Could Third-Party Candidates Sway the Election?: Kiplinger Economic Forecasts

Keep an eye on possible candidacies from Sen. Joe Manchin and Cornel West.

Sen. Joe Manchin (D-WV) speaks during the Senate Appropriations Committee hearing
(Image credit: Jemal Countess/Getty for JDRF)

The lead-up to the 2024 U.S. presidential election prompts more questions than answers. To help you understand what is going on and what we expect to happen in the future, our highly-experienced Kiplinger Letter team will keep you abreast of the latest developments and forecasts (Get a free issue of The Kiplinger Letter or subscribe). You'll get all the latest news first by subscribing, but we will publish many (but not all) of the forecasts a few days afterward online. Here’s the latest...

President Biden isn’t worried only about his future Republican opponent. Democrats are also sweating possible third-party presidential candidates who would disproportionately draw votes from the Dems if they entered the race. 

Their biggest concern at the moment is Sen. Joe Manchin (D-WV), amid speculation he may run on a third-party “unity ticket” in 2024, pushed by the centrist No Labels group. (Manchin hasn’t committed to anything, yet.) A Manchin bid for president would be a double blow to Democrats since his Senate seat in deep-red West Virginia would almost certainly flip to the GOP. 

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Another possible threat to Democrats’ White House chances: Cornel West, the popular academic running for president under the Green Party banner. West is a minor candidate, but he could still cost Democrats votes in critical states.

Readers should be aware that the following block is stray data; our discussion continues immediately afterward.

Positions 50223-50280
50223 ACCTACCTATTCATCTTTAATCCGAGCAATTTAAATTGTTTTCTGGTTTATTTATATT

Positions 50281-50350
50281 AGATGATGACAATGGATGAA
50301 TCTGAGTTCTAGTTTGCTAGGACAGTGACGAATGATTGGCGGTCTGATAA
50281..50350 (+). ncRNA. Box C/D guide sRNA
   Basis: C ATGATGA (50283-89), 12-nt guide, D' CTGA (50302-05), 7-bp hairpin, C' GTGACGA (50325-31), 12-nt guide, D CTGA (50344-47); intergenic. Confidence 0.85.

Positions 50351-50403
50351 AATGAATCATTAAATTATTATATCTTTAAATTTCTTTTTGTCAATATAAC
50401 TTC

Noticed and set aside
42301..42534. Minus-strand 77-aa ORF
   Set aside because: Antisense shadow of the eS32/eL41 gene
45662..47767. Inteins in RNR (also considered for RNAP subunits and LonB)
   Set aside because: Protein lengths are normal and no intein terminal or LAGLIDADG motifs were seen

With current control of the White House and Senate, Democrats are celebrating the recent confirmation of one of the president's nominees. The Equal Employment Opportunity Commission (EEOC) will have a Democratic majority for the first time in years, now that the Senate has confirmed Kalpana Kotagal, Biden’s nominee to fill the panel’s last remaining vacancy. 

Kotagal’s confirmation spells greater progressive influence on EEOC policymaking as the commission tackles issues such as artificial intelligence bias and enforcement of a recent law addressing pregnancy discrimination in the workplace. Many business groups strongly opposed Kotagal’s nomination, hence the narrow Senate vote to confirm her.

This forecast first appeared in The Kiplinger Letter, which has been running since 1923 and is a collection of concise weekly forecasts on business and economic trends, as well as what to expect from Washington, to help you understand what’s coming up to make the most of your investments and your money. Subscribe to The Kiplinger Letter.

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Matthew Housiaux
Reporter, The Kiplinger Letter
Housiaux covers the White House and state and local government for The Kiplinger Letter. Before joining Kiplinger in June 2016, he lived in Sioux Falls, SD, where he was the forum editor of Augustana University's student newspaper, the Mirror. He also contributed stories to the Borgen Project, a Seattle-based nonprofit focused on raising awareness of global poverty. He earned a B.A. in history and journalism from Augustana University.